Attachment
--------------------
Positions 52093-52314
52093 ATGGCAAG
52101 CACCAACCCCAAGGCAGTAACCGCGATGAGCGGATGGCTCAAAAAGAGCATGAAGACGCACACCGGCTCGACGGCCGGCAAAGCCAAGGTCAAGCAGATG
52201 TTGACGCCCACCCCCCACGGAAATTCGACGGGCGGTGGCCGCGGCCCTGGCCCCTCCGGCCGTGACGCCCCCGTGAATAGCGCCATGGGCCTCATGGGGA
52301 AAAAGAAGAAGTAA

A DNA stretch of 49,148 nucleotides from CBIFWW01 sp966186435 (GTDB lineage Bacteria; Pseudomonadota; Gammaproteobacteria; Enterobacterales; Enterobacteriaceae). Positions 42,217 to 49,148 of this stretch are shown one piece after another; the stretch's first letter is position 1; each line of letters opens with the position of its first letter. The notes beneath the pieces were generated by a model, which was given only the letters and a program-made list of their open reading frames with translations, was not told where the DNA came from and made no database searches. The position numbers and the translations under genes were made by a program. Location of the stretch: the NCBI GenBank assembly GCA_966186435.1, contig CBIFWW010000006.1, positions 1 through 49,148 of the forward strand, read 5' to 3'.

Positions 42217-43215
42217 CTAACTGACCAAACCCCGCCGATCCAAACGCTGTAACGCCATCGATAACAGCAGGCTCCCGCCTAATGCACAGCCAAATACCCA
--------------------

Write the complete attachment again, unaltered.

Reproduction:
Positions 52093-52314
52093 ATGGCAAG
52101 CACCAACCCCAAGGCAGTAACCGCGATGAGCGGATGGCTCAAAAAGAGCATGAAGACGCACACCGGCTCGACGGCCGGCAAAGCCAAGGTCAAGCAGATG
52201 TTGACGCCCACCCCCCACGGAAATTCGACGGGCGGTGGCCGCGGCCCTGGCCCCTCCGGCCGTGACGCCCCCGTGAATAGCGCCATGGGCCTCATGGGGA
52301 AAAAGAAGAAGTAA

A DNA stretch of 49,148 nucleotides from CBIFWW01 sp966186435 (GTDB lineage Bacteria; Pseudomonadota; Gammaproteobacteria; Enterobacterales; Enterobacteriaceae). Positions 42,217 to 49,148 of this stretch are shown one piece after another; the stretch's first letter is position 1; each line of letters opens with the position of its first letter. The notes beneath the pieces were generated by a model, which was given only the letters and a program-made list of their open reading frames with translations, was not told where the DNA came from and made no database searches. The position numbers and the translations under genes were made by a program. Location of the stretch: the NCBI GenBank assembly GCA_966186435.1, contig CBIFWW010000006.1, positions 1 through 49,148 of the forward strand, read 5' to 3'.

Positions 42217-43215
42217 CTAACTGACCAAACCCCGCCGATCCAAACGCTGTAACGCCATCGATAACAGCAGGCTCCCGCCTAATGCACAGCCAAATACCCA